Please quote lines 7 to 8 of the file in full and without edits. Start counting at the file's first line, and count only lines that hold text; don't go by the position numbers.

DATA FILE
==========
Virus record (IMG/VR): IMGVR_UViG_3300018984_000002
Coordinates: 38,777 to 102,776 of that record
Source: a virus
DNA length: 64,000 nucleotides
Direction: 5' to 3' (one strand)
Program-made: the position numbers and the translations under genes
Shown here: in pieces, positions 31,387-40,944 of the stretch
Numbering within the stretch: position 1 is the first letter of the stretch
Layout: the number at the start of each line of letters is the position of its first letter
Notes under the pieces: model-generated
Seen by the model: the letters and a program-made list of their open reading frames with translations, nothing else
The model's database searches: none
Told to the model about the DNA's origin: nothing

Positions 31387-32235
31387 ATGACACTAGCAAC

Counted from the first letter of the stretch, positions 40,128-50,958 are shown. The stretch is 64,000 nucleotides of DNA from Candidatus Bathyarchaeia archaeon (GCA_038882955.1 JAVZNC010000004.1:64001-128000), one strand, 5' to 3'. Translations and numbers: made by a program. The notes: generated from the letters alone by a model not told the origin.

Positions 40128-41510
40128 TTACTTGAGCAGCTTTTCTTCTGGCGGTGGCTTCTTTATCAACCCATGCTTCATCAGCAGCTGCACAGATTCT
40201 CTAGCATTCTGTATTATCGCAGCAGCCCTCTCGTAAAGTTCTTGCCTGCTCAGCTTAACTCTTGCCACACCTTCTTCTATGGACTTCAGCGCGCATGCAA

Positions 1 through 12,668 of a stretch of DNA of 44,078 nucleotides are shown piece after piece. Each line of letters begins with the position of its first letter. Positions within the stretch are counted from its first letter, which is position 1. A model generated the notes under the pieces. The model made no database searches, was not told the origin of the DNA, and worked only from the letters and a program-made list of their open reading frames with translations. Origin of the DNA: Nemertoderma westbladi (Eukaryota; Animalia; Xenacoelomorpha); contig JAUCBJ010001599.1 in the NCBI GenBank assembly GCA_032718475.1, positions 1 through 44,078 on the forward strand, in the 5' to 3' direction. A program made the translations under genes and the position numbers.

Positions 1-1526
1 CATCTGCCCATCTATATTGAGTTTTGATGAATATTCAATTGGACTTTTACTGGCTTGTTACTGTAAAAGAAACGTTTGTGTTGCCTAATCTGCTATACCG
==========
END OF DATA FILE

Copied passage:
Shown here: in pieces, positions 31,387-40,944 of the stretch
Numbering within the stretch: position 1 is the first letter of the stretch